'Captain America': Absurdly Fun
James Rocchi, Special to MSN Movies
After a summer of lackluster action films ("Transformers 3," "Pirates of the Caribbean") and dull, dud superhero movies designed more with an eye toward the toy store and the quarterly balance sheet than enjoyable storytelling ("X-Men: First Class," "Green Lantern" ), "Captain America: The First Avenger" comes as a welcome relief. It's light and bright and brisk, but never glib: It's a layer cake made of one part Indiana Jones, one part James Bond and one part "Inglourious Basterds," with the bright colors, tone and style of a four-color comic book as the icing holding it all together. With director Joe Johnston hitting the same tones of retro-styled high adventure he did in 1991's "The Rocketeer," "Captain America" is not high art, but it is so unabashedly fun -- and such well-made fun -- that it is hard to not like and admire it for so steadfastly being what it is.
Created in March of 1941 by Joe Simon and Jack Kirby, Captain America's adventures were a cornerstone of the Marvel Comics empire before it even existed under that name, as a puny 4-F reject named Steve Rogers (played here by Chris Evans) was made mighty by the super-soldier formula of Dr. Abraham Erskine (played by Stanley Tucci). Better, stronger, faster and armed with a circular red, white and blue shield, Captain America fought the enemies of freedom. After his World War II adventures, Stan Lee and Jack Kirby brought the Captain to the modern day via some accidental cryogenic suspension in 1964, just in time to enter the Marvel Comics canon.
And so, brought to the screen as part of the same Marvel corporate media strategy that recently brought us "Iron Man," "Thor" and "The Hulk," "Captain America" is a solid, snappy origin story that not only presents absurdity, but uses it even as it revels in it. Cap's first assignment isn't a drive toward enemy lines, but, rather, a drive to sell bonds on the home front, complete with goofy costume, rousing musical number and dancing girls. But for all of the film's knowing winks -- bad guy Johann Schmidt, with the nom de guerre The Red Skull, is played by Hugo Weaving with the wardrobe of an S&M fascist and Werner Herzog's voice -- there is also something appreciably hokey about it, something agreeably square. Rogers (initially shown as puny through a variation of "Benjamin Button"'s high-tech tricks) wants to enlist to fight like his dad did in WWI and best friend Bucky (Sebastian Stan) is about to. Erskine, recruiting him, asks, "Do you want to kill Nazis?" "I don't want to kill anybody," Rogers says. "I don't like bullies; I don't care where they're from."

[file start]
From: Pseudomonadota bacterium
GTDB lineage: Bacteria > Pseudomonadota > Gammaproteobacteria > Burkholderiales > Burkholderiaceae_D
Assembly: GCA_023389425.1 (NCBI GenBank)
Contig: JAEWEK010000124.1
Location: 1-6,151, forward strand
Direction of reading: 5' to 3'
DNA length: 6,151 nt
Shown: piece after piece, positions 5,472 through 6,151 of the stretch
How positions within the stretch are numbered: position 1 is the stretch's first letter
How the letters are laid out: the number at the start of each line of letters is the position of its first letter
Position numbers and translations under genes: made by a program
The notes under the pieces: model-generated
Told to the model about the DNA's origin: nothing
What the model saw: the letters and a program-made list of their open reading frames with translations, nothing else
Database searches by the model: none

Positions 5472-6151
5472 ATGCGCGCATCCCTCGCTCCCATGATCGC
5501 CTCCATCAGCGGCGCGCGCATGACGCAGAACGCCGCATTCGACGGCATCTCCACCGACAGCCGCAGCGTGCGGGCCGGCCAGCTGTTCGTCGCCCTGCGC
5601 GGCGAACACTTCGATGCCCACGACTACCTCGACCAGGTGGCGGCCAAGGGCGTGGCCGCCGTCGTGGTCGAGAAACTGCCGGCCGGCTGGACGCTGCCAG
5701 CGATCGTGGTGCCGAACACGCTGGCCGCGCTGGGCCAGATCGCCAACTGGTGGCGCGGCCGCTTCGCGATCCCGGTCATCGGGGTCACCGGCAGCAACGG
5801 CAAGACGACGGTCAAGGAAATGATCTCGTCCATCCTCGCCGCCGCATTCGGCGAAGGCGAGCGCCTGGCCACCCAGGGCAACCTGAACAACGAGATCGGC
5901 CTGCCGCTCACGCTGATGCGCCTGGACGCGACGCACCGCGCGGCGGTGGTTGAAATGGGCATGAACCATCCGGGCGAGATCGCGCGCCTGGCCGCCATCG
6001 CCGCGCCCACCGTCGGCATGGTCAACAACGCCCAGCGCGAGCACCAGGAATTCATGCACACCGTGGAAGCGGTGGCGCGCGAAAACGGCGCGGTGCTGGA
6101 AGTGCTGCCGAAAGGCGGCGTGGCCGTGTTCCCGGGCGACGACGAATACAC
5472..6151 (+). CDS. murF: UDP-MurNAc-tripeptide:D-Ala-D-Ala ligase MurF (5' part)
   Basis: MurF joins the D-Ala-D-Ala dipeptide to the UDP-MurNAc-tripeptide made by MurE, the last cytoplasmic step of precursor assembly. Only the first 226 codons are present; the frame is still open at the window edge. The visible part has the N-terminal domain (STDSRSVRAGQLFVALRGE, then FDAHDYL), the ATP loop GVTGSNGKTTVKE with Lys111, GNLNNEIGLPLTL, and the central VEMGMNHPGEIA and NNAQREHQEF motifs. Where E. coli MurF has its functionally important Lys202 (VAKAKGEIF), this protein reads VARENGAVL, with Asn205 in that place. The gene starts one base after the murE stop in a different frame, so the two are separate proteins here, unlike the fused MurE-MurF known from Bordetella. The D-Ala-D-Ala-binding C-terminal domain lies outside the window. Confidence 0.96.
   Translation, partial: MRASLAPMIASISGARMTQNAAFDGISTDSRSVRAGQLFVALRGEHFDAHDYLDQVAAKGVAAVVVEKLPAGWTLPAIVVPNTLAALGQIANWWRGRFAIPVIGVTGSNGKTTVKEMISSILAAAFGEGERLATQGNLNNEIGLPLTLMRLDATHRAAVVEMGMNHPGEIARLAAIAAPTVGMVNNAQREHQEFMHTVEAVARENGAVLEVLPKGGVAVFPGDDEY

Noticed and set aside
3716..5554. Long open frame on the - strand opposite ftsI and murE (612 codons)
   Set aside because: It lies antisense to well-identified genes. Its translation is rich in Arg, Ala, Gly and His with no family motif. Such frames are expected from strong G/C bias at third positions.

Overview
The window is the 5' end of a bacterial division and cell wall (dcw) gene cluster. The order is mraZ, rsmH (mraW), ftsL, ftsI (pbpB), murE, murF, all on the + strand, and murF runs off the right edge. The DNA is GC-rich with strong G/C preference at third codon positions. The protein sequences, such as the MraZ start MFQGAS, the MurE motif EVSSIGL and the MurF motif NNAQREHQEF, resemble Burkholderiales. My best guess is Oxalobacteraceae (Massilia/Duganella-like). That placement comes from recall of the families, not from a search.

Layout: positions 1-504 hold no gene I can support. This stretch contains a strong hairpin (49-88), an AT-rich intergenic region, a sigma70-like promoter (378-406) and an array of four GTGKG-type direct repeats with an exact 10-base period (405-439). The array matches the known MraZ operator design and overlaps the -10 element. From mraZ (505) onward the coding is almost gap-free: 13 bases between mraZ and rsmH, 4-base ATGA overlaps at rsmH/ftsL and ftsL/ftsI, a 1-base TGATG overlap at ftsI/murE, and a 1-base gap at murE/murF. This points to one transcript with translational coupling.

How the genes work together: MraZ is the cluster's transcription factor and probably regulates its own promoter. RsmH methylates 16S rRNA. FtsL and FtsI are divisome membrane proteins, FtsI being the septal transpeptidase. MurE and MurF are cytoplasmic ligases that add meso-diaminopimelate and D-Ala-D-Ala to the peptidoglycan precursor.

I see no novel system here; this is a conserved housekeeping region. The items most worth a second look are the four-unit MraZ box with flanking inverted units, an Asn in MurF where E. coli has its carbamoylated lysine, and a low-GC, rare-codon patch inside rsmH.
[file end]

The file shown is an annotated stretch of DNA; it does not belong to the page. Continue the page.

And not only is Evans' trick of playing a comic-book hero as an aw-shucks Jimmy Stewart character -- fluid and instinctive in action, stammering and awkward in repose -- an effective and endearing part of a great starring performance, it's also part of a terrific ensemble. Stan gives good support while Tucci provides both heart and humor; Tommy Lee Jones is gruff and rough as Col. Phillips, the officer reluctantly in charge of Rogers; Hayley Atwell is British Intelligence officer Peggy Carter, whose stiff upper lip is also bearing a bright smear of lipstick.
Behind the scenes, screenwriters Stephen McFeely and Christopher Markus, working alongside director Johnston, do remarkable -- or, at worst, competent, which is more than you can say for "Green Lantern" or "X-Men: First Class" -- work. Yes, the Skull's pursuit of the great cosmic whatsit that will give him power is off-the-shelf stuff, and the finale is a little heavy on the CGI, and the 3-D is, by and large, unnecessary.
But "Captain America" is more than just pretty solid. It's great in spots, good in others, and hits exactly the right tone, combining real history and comic-book mythology in a way where both work together without making us feel burdened by the facts of the former or the trivia of the latter. I don't know if I'll wind up going back to "Captain America" on a regular basis the way I do "Raiders of the Lost Ark" and "Goldfinger," but I also know it's the most purely enjoyable and breezily brilliant superhero comic-book action-adventure film since 2004 gave us "Spider-Man 2" and "The Incredibles." For the first time in a long time, the promise of a comic-book character's return to the big screen sounds more like an anticipated good thing than a contractually obligated threat.
James Rocchi's writings on film have appeared at Cinematical.com, Netflix.com, AMCtv.com, IFC.com, SFGate.com and in Mother Jones magazine. He was also the on-air film critic for San Francisco's CBS-5 from 2006 to 2008. He now lives in Los Angeles, where every ending is a twist ending.